Focusing on children with ADHD and ADHD treatment factors.

A healthy attachment relationship with at least one primary care-giver is an especially important treatment factor for children who suffer from low self esteem, due to ADHD.




m

sarahsweets
07-16-16, 03:16 PM
Focusing on children with ADHD and ADHD treatment factors.

A healthy attachment relationship with at least one primary care-giver is an especially important treatment factor for children who suffer from low self esteem, due to ADHD.
Especially important yes, but to consider it treatment is what I wonder about. Does that mean children without adhd are not getting the same treatment as their adhd siblings? Which would mean that children without adhd do not need the same healthy attachments?

Lunacie
07-16-16, 03:29 PM
As a parent and grandparent I've had a pretty good and healthy relationship attachment with my daughter and my grandkids.

And that's in spite of my having ADHD and GAD myself, and in spite of all of them having ADHD and/or Autism and Anxiety and Depression.

Studies have shown that being the parent of a child with any of those diagnoses can leave the parent with something much like PTSD.

My father had PTSD (WWII) and didn't form a healthy relationship attachment with any of his children. I was determined to do better.

mildadhd
07-16-16, 04:20 PM
Especially important yes, but to consider it treatment is what I wonder about. Does that mean children without adhd are not getting the same treatment as their adhd siblings? Which would mean that children without adhd do not need the same healthy attachments?

Children with ADHD have self esteem issues.

Healthy attachment relationship with at least one primary care-giver helps treat children with ADHD associated self esteem's issues, before the age any ADHD medication is an option.


m

Little Missy
07-16-16, 06:44 PM
Children with ADHD have self esteem issues.

Healthy attachment relationship with at least one primary care-giver helps treat children with ADHD associated self esteem's issues, before the age any ADHD medication is an option.


m

So that is an opinion, right?

mildadhd
07-16-16, 07:26 PM
So that is an opinion, right?


You know any human children with ADHD (or without) that do not require healthy attachment relationship?


m

mildadhd
07-16-16, 07:37 PM
In my opinion..

Everyone agrees that children require a healthy attachment relationship with at least one primary care-giver, in general.

Everyone agrees that children with ADHD have self esteem issues.

Everyone agrees that a healthy attachment relationship with at least one primary care-giver helps children with low self esteem issues.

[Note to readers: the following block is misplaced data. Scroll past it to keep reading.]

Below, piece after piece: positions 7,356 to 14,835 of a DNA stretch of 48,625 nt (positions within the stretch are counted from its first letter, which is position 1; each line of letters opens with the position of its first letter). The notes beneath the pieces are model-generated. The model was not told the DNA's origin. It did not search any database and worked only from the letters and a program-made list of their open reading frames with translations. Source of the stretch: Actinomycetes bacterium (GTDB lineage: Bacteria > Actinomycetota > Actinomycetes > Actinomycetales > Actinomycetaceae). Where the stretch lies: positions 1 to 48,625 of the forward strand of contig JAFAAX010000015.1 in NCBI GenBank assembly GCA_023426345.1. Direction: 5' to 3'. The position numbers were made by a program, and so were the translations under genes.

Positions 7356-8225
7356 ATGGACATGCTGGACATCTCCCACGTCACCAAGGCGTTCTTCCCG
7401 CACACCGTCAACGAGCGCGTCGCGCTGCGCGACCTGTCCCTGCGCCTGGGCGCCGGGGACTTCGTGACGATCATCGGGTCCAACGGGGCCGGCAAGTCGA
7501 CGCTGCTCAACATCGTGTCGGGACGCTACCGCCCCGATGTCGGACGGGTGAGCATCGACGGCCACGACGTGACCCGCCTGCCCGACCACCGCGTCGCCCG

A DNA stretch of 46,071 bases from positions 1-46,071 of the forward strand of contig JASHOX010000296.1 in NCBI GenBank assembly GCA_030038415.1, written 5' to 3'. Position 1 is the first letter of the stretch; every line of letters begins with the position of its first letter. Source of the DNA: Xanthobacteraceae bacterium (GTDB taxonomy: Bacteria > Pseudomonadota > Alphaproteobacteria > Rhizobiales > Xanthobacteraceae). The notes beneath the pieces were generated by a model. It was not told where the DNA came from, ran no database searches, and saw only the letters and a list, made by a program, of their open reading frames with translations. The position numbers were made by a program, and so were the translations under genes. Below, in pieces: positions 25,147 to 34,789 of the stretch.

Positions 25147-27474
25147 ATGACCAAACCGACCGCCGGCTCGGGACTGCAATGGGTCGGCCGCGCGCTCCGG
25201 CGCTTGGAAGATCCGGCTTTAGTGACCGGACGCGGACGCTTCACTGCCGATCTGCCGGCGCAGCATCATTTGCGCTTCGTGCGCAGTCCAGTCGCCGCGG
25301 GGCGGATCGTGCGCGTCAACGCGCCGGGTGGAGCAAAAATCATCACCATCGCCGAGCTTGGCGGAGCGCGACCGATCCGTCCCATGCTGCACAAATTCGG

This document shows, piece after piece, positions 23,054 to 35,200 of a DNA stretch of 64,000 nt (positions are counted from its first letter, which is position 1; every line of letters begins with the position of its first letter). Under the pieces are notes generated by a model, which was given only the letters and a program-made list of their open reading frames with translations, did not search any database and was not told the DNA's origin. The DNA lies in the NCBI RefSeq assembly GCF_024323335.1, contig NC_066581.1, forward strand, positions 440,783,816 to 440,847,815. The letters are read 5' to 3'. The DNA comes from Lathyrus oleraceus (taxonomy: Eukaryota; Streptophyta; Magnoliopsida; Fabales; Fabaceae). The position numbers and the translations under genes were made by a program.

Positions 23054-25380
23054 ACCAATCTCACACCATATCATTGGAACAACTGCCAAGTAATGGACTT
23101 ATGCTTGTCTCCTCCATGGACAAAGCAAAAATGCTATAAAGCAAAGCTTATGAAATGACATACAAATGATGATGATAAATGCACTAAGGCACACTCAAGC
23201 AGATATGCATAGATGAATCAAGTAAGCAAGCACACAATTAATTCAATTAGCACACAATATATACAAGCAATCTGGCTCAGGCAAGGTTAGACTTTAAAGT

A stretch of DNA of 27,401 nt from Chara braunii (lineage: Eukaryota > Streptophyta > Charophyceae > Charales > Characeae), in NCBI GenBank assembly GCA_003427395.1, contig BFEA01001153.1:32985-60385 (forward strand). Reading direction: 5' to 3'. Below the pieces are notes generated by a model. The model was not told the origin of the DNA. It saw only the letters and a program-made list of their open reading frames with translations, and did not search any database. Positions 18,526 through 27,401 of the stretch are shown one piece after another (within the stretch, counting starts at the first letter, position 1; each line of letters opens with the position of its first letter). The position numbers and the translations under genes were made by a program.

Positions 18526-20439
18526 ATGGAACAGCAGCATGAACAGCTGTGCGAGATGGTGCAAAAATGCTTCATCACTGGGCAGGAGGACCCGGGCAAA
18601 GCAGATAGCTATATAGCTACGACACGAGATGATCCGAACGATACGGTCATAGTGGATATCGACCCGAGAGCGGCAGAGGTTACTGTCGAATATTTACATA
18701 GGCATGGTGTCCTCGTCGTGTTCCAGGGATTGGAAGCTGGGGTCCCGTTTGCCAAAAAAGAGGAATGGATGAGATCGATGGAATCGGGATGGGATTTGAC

Not sure if anyone is disagreeing or what they are disagrees about?



m

sarahsweets
07-16-16, 07:46 PM
In my opinion..

Everyone agrees that children require a healthy attachment relationship with at least one primary care-giver, in general.

Everyone agrees that children with ADHD have self esteem issues.

Everyone agrees that a healthy attachment relationship with at least one primary care-giver helps children with low self esteem issues.

Not sure if anyone is disagreeing or what they are disagrees about?



m

I think its semantics. Calling a healthy parental attachment relationship treatment is what has me stuck.

mildadhd
07-16-16, 08:00 PM
I think its semantics. Calling a healthy parental attachment relationship treatment is what has me stuck.

Does it make sense that children with ADHD suffer from self esteem issues and that primary care-givers aware that their children suffer from self esteem issues can help their children, by accommodating their children with a compassionate unconditional attachment relationship to meet the child's individual needs?




m

Lunacie
07-16-16, 08:13 PM
I think its semantics. Calling a healthy parental attachment relationship treatment is what has me stuck.

Does it make sense that children with ADHD suffer from self esteem issues and that primary care-givers aware that their children suffer from self esteem issues can help their children, by accommodating their children with a compassionate unconditional attachment relationship to meet the child's individual needs?

m

I just call it "parenting." To me, "treatment" generally means medical care.


Also, I don't care which is "more important." If both are helpful, then both should be in place.

mildadhd
07-16-16, 08:27 PM
..Also, I don't care which is "more important." If both are helpful, then both should be in place.

I agree, both are important treatment factors.

Also, the fact is that the parenting adult(s) aware that accommodating a unconditional relationship between themselve(s) and their children who have ADHD, can be help treat their children's self esteem issues, before the age medication is even an option.